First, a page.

The oldest tomb from Nguyen Lords’ time - Queen Doan Thi Ngoc royal tomb and the only remaining work from Tay Son Dynasty - Hoang De (Emperor) Citadel have been severely ruined in the central region.
Relic turns into cattle farm
The royal tomb of Queen Doan Thi Ngoc in Quang Nam Province is in need of restoration and repair (Photo: SGGP)
The royal tomb of Queen Doan Thi Ngoc is located in Chiem Son Village, Duy Trinh Commune, Duy Xuyen District, and Quang Nam Province. Doan Thi Ngoc was praised for her contribution in the development of mulberry growing, silkworm breeding and silk weaving, in the area in 17th century.
Tam Tang Village had made several types of famous silk, which is both sold locally and around the world. In March every year, local authorities organize the Tam Tang female-lord festival, in commemoration of her.
There is a concrete wall built to protect the tomb, but the Iron Gate in front of the tomb has collapsed. As a result, local residents are now using the relic site as cattle ground.
Head of Chiem Son Village Nguyen Van Thanh said, “the tomb is located far from any residential areas, and as a result, management have neglected the site, letting it to become a cattle farm”.
In 1975, authorized officials regarded the relic as a ‘vestige of the feudal regime’. This led to local residents taking resources from the site and using them as housing materials.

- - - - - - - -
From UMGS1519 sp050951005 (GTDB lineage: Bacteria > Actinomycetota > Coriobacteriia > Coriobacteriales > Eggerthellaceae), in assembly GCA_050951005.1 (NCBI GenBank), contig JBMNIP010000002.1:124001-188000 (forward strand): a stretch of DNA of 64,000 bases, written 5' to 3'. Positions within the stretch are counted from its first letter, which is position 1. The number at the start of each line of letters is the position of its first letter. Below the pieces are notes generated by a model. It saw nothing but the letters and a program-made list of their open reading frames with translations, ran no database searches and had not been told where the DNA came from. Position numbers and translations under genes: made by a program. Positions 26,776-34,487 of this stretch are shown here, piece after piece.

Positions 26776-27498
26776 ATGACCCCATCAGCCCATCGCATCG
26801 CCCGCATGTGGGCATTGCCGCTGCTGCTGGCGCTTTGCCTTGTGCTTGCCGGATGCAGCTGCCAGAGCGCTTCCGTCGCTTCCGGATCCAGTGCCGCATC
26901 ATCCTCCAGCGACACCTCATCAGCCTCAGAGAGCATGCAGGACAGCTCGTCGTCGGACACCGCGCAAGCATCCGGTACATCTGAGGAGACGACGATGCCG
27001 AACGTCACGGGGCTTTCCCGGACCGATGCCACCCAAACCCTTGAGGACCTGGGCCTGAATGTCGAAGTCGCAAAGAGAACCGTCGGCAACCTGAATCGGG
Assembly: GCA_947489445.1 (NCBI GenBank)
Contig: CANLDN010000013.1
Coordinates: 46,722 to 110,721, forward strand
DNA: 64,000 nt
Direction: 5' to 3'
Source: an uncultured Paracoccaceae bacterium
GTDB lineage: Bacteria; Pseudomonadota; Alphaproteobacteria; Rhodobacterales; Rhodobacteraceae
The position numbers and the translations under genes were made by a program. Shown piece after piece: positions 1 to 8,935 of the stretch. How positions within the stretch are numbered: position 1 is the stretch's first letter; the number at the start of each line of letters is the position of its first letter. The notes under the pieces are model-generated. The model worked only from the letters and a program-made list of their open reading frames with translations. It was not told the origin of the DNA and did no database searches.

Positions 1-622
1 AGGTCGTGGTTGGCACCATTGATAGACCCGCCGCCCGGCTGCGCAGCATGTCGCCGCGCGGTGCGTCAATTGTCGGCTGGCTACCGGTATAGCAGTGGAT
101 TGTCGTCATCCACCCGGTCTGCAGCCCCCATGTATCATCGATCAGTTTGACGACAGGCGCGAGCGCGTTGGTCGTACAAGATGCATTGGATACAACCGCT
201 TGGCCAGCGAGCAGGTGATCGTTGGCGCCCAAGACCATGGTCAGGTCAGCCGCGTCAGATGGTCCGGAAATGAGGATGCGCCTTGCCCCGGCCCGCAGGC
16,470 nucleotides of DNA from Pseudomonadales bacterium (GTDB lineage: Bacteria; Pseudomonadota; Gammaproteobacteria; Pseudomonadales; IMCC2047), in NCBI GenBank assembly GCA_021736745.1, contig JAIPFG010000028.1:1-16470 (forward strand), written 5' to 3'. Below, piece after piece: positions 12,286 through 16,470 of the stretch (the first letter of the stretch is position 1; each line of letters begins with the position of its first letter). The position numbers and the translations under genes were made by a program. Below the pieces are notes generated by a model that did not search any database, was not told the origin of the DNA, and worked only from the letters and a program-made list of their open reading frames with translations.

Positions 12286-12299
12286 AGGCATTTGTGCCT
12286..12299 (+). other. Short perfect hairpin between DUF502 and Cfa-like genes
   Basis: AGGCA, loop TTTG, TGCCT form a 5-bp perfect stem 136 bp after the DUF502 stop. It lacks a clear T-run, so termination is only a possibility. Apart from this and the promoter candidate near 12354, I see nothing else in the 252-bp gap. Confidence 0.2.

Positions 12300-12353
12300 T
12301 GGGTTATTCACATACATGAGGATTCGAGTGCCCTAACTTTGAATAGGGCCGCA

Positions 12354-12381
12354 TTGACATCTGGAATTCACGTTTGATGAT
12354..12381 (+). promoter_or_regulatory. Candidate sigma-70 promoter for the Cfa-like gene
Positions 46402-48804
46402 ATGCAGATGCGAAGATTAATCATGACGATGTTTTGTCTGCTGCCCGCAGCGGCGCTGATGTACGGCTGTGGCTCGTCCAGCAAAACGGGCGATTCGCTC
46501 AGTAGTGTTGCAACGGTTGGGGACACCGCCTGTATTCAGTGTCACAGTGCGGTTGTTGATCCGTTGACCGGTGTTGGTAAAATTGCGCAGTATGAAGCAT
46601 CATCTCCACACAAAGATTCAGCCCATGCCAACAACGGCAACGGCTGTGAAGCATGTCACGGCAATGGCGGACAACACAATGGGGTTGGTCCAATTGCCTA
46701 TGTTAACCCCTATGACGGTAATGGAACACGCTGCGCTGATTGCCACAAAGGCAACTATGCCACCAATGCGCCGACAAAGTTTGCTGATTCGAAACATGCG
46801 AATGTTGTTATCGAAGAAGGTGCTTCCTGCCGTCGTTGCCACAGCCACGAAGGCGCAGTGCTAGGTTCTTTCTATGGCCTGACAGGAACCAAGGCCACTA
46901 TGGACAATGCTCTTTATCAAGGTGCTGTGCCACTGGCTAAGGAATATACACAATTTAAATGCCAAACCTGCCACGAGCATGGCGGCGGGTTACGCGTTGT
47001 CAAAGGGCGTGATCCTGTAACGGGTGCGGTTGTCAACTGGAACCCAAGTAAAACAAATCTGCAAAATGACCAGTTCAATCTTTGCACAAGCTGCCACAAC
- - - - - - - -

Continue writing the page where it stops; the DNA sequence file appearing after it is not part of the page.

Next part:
In addition, thieves have used explosives in the attempt to find hidden treasure on the site. Gold was once thought to be buried in the tomb.
Other than a concrete wall and the installation of a sign, the relic site has yet to be restored. Quang Nam Province now has over 49 national relics, with four of them being used for illegal purposes. Of the 256 provincial relics, 21 are still in need of restoration, 32 have been severely ruined and 89 relic sites have completely disappeared.
Forgot Emperor Citadel
Hoang De (Emperor) Citadel from Tay Son Dynasty has fallen into decay in Binh Dinh Province. King Thai Duc or Nguyen Nhac, who was eldest brother of Quang Trung Emperor, in Nhon Hau Commune, built the Citadel in the An Nhon District in 1776.
After Nguyen Anh assigned the throne in 1802, he destroyed relics relating to Tay Son Dynasty. The Hoang De Citadel relic has been considered as the only architectural work from Tay Son period that still exists in Vietnam.
Since 2004-2007, Binh Dinh Museum, have worked with the Vietnam Institute of Archeology to excavate the site and discovered several objects that have historical value.
After many years, it has fallen in decay and has been exposed to the weathering elements. At present, the citadel’s is over growed with grass and in severe decay.
Tran Duc Tong, who looks after the relic, said, ”the site has been recognized as a national historical and cultural relic by the Ministry of Culture, Sports and Tourism, but it has been neglected for a long time”.